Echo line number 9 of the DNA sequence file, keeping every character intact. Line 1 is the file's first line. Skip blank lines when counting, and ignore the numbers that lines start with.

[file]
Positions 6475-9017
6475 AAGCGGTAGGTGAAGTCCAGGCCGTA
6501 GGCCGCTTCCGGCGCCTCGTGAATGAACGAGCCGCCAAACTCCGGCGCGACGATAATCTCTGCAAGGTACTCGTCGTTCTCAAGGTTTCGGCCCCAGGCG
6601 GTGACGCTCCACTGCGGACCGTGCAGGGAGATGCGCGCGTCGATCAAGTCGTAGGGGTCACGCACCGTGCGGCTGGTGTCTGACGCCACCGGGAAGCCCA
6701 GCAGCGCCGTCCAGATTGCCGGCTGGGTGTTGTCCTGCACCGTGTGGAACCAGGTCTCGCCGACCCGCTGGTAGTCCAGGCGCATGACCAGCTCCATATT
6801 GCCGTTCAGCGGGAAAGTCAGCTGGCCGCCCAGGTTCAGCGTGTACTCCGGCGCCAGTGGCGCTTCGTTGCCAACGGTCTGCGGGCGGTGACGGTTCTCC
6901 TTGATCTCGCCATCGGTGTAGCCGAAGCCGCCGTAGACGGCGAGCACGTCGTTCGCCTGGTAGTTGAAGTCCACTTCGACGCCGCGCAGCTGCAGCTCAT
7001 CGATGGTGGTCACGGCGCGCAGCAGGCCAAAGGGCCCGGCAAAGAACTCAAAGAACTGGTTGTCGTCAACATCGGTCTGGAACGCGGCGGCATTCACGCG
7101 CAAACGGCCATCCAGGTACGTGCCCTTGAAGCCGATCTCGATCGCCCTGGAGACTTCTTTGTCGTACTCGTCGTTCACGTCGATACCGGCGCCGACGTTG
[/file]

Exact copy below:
7101 CAAACGGCCATCCAGGTACGTGCCCTTGAAGCCGATCTCGATCGCCCTGGAGACTTCTTTGTCGTACTCGTCGTTCACGTCGATACCGGCGCCGACGTTG